Bearer Token Authentication is also known as Token-based Authentication. When the user logs into an application using the credentials, the Authorization server generates a cryptographic token to uniquely identifies the user. the applications can use the token to identify the user after a successful login. i.e. The application is required to send this token when accessing protected resources.

Similar to Basic Authentication, Bearer tokens are only recommended to send over HTTPS only.

API Tokens are widely used in the web services/REST APIs security before the evaluation of Client-side frameworks. Still, many organizations use the API Tokens as a security measure for the APIs. This is the simplest way of implementing the security in REST APIs.

This is recommended when providing the communication between server to server requests. It is recommended to use the IP Address registration as well when using the API keys. i.e. API Token is uniquely identified along with the IP Address. This is not recommended to use as a methodology for end-user authentication and Authorization.

The API Key key can be sent as part of the query string or Authorization token or custom header or as part of the data.

OAuth2.0 is an authorization framework that allows users to grant a third-party website or application to access the user's protected resources without revealing their credentials or identity. For that purpose, an OAuth 2.0 server issues access tokens that the client applications can use to access protected resources on behalf of the resource owner.

You probably see this option in the form of 'Login using Google', 'Login using Facebook', 'Login using Github' etc.

By default, OAuth generates the access tokens in the format of JWT (JSON web tokens). JWTs contain three parts: a header, a payload, and a signature.

  • Header: metadata about the token like cryptographic algorithms used to generate the token.
  • Payload: payload contains the Subject (usually identifier of the user), claims (also known as permissions or grants), and other information like audience and expiration time, etc.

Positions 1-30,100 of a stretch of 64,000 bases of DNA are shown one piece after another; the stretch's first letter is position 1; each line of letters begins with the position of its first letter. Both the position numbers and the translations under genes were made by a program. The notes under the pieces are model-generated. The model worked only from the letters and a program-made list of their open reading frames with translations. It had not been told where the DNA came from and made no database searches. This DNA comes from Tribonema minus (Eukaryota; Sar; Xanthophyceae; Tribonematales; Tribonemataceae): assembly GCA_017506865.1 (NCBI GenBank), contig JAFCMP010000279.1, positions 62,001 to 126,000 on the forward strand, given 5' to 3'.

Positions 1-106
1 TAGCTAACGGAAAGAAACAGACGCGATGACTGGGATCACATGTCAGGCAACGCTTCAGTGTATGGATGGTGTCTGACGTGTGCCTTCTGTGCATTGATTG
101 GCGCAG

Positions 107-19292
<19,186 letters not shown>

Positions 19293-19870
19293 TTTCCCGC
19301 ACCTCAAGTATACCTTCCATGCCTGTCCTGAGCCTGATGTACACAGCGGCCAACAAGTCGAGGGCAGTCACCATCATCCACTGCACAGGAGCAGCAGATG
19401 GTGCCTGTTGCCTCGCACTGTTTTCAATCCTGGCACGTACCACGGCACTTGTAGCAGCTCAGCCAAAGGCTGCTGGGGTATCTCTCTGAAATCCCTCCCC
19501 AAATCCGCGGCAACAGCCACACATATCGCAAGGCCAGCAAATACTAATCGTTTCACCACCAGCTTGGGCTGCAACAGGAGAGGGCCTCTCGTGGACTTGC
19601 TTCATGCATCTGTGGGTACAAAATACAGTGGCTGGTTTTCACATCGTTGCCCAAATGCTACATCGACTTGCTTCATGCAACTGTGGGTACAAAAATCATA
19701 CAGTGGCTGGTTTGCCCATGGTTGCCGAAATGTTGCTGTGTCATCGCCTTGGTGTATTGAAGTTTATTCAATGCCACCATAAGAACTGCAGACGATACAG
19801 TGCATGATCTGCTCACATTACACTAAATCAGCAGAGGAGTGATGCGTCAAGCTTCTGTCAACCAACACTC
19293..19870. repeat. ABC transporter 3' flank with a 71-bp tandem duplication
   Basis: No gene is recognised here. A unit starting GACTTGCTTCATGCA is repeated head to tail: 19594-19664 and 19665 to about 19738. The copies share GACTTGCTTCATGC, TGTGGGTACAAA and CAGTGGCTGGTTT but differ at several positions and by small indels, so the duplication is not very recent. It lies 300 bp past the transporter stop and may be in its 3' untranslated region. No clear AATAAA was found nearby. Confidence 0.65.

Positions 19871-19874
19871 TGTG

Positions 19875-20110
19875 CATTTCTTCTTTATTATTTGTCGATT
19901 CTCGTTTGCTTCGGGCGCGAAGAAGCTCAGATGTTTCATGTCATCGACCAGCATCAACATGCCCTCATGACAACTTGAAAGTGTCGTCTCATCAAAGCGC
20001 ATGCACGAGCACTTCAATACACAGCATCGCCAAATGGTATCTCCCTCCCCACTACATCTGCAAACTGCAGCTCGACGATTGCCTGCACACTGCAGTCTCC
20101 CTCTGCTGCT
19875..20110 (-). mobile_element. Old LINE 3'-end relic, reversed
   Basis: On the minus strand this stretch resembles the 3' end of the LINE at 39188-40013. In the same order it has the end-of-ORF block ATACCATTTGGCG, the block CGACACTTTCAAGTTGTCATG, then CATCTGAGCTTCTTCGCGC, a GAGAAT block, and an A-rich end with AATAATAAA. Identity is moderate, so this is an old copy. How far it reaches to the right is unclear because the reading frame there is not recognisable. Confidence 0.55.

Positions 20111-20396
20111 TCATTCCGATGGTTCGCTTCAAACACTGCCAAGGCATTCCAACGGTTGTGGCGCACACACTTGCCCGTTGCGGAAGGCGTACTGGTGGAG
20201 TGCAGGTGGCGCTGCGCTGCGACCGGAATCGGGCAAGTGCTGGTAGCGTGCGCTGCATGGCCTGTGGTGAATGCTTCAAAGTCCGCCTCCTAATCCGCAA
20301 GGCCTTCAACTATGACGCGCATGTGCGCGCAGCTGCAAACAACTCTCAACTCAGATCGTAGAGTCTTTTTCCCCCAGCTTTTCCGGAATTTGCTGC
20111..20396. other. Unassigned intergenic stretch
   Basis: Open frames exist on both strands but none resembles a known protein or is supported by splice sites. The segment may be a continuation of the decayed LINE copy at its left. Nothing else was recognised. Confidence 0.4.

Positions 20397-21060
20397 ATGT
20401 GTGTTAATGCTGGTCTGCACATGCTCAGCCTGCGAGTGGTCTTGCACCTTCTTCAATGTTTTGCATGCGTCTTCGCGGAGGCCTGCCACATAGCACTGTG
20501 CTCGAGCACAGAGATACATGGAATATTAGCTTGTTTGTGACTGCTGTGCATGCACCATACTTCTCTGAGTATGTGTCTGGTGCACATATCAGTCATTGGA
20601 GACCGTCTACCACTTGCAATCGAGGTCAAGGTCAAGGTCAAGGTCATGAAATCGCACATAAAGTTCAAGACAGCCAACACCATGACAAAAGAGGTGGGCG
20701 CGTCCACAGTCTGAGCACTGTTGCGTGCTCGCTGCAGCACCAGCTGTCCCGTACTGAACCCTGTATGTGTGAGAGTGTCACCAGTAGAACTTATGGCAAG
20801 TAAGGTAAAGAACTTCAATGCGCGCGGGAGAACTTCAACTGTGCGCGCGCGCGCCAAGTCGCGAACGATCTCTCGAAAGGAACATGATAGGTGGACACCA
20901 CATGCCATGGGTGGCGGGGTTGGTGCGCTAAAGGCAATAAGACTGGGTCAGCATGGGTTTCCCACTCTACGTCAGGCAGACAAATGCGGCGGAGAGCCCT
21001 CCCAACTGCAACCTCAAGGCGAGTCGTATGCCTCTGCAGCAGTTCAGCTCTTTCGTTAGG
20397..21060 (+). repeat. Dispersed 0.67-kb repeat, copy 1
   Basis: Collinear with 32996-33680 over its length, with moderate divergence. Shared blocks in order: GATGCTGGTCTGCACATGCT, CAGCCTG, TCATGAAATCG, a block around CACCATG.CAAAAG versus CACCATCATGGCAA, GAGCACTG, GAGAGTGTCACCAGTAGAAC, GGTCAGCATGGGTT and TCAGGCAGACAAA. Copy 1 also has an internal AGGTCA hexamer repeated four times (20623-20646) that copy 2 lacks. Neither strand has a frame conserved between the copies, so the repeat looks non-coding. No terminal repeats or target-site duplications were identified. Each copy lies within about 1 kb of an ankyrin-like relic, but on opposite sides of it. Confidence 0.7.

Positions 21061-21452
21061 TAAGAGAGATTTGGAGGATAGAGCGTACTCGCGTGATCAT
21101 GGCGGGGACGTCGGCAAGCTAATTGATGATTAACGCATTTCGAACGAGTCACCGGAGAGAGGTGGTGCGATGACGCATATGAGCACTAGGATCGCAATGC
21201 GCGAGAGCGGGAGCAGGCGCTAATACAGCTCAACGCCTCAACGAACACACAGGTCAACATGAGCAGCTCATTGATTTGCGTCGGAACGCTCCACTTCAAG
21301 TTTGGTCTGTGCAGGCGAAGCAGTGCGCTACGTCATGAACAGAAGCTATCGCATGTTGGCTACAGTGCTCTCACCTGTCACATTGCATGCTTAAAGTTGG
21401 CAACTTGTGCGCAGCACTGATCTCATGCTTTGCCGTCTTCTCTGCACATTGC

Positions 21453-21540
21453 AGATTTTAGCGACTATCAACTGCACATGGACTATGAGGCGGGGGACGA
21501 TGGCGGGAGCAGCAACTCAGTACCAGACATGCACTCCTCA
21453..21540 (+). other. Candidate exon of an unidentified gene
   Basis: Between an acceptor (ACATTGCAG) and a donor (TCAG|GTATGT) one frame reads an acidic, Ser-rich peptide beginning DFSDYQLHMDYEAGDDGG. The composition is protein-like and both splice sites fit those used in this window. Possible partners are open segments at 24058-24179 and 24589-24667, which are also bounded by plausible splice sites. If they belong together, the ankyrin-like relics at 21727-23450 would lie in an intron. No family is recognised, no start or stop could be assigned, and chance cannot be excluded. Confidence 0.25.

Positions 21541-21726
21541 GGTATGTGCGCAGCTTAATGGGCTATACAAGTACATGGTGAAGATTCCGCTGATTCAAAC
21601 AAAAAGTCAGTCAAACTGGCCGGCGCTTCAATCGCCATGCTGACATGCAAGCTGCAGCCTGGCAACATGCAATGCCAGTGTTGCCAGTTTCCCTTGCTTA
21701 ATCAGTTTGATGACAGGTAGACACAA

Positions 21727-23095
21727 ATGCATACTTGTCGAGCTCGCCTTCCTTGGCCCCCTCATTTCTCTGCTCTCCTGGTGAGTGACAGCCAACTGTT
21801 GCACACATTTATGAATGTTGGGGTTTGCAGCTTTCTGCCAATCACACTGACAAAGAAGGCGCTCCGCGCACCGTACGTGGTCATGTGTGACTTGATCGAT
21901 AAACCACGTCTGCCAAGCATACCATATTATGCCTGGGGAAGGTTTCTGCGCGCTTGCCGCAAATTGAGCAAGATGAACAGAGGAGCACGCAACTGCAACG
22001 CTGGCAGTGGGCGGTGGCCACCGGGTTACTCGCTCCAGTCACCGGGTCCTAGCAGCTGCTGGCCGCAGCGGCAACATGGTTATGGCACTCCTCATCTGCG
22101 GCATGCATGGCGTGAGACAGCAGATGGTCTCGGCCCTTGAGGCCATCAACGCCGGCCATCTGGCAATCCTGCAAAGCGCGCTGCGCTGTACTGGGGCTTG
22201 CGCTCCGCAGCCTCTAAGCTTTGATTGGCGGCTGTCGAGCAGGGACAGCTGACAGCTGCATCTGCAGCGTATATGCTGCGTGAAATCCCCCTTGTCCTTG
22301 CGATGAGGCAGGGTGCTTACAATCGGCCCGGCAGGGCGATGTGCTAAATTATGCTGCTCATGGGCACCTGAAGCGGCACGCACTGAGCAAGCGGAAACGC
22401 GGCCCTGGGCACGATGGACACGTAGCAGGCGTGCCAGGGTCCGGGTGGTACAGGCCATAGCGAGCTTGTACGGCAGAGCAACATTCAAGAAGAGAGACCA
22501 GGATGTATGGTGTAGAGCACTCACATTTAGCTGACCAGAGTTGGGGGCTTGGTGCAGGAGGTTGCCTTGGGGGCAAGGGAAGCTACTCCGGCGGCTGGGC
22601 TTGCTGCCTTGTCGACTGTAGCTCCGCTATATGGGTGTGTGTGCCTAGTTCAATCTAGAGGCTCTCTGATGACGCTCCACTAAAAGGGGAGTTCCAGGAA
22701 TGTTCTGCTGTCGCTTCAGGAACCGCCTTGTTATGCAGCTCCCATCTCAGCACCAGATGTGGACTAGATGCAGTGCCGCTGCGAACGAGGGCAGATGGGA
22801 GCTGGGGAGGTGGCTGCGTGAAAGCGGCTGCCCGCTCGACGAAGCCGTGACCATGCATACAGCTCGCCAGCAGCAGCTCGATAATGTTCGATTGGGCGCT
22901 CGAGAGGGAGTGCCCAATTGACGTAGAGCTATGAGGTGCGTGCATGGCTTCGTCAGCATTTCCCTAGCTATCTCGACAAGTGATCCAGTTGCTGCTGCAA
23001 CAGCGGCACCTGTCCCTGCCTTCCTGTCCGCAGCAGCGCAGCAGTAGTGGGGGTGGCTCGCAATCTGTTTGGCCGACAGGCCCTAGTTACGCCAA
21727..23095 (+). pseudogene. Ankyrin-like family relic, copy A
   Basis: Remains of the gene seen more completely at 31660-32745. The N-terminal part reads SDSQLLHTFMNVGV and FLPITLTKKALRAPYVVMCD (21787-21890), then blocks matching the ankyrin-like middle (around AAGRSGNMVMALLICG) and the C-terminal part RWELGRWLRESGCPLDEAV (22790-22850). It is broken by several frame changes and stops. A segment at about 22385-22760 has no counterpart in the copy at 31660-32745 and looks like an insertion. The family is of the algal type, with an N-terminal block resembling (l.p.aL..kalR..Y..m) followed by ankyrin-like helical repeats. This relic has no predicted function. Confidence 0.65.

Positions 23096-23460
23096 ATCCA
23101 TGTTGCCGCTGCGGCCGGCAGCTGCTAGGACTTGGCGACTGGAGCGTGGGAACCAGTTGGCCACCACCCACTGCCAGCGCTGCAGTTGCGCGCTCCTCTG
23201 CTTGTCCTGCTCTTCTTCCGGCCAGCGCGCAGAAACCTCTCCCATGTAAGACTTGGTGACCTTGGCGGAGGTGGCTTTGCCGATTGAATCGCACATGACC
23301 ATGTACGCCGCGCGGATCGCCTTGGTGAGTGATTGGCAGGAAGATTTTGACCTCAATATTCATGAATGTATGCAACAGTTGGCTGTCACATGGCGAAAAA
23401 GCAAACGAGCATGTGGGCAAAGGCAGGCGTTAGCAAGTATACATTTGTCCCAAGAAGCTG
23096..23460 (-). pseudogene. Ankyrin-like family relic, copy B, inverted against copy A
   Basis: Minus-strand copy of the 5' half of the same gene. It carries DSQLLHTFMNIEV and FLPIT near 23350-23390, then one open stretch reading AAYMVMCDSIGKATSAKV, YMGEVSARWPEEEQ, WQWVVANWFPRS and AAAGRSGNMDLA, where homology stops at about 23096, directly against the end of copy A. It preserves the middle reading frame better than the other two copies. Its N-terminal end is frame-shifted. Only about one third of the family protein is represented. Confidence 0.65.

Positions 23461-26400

• Signature: used to validate the token is trustworthy and has not been tampered with.
  • Below are the OAuth roles you must aware of when dealing OAuth2.0
  • Resource Owner: the entity that can grant access to a protected resource. Typically this is the end-user.
  • Resource Server: The server that is hosting the protected resources
  • Client: the app requesting access to a protected resource on behalf of the Resource Owner.
  • Authorization Server: the server that authenticates the Resource Owner, and issues Access Tokens after getting proper authorization.

OAuth2.0 provides various flows or grant types suitable for different types of API clients. Grant Types are out of scope for this article.

OIDC is a simple identity layer built on top of the OAuth2.0. OIDC defines a sign-in flow that enables a client application to authenticate a user, and to obtain information (or "claims") about that user, such as the user name, email, and so on. User identity information is encoded in a secure JSON Web Token (JWT), called ID token.

In the Open ID Connect, Request flow will happen as below.

  1. user will be navigated to the Authorization server from the client app
  2. The user enters the credentials to identify the user
  3. Upon successful authentication, Server sends back the user to client along with authorization code
  4. Client app requests the Authorization server for tokens (Access Token and Id Token) using the authorization code (we can use nonce here to incorporated additional security)
  5. Authorization server responds back with tokens.

Input validation should be applied to both syntactical and semantic levels.

  • Syntactical: should enforce correct syntax of structured fields (e.g. SSN, date, currency symbol).
  • Semantic: should enforce correctness of their values in the specific business context (e.g. start date is before the end date, price is within expected range).

Basic Input validation guidelines

  • Define an implicit input validation by using strong types like numbers, booleans, dates, times, or fixed data ranges in API parameters.
  • Constrain string inputs with regular expressions.
  • Use whitelisting and blacklisting techniques
  • Define min and maximum lengths as a mandatory
  • Enforce Input validations on client-side and server-side
  • Reject unexpected/illegal content with valid error messages

We must define the allowed content types explicitly. It is always good practice to define the valid content types and share them with the required shareholders. Upon receiving an unexpected or missing content-type header, API must respond with HTTP response status or .

Content of given resources must be interpreted correctly by the browser, the server should always send the Content-Type header with the correct Content-Type, and preferably the Content-Type header should include a charset.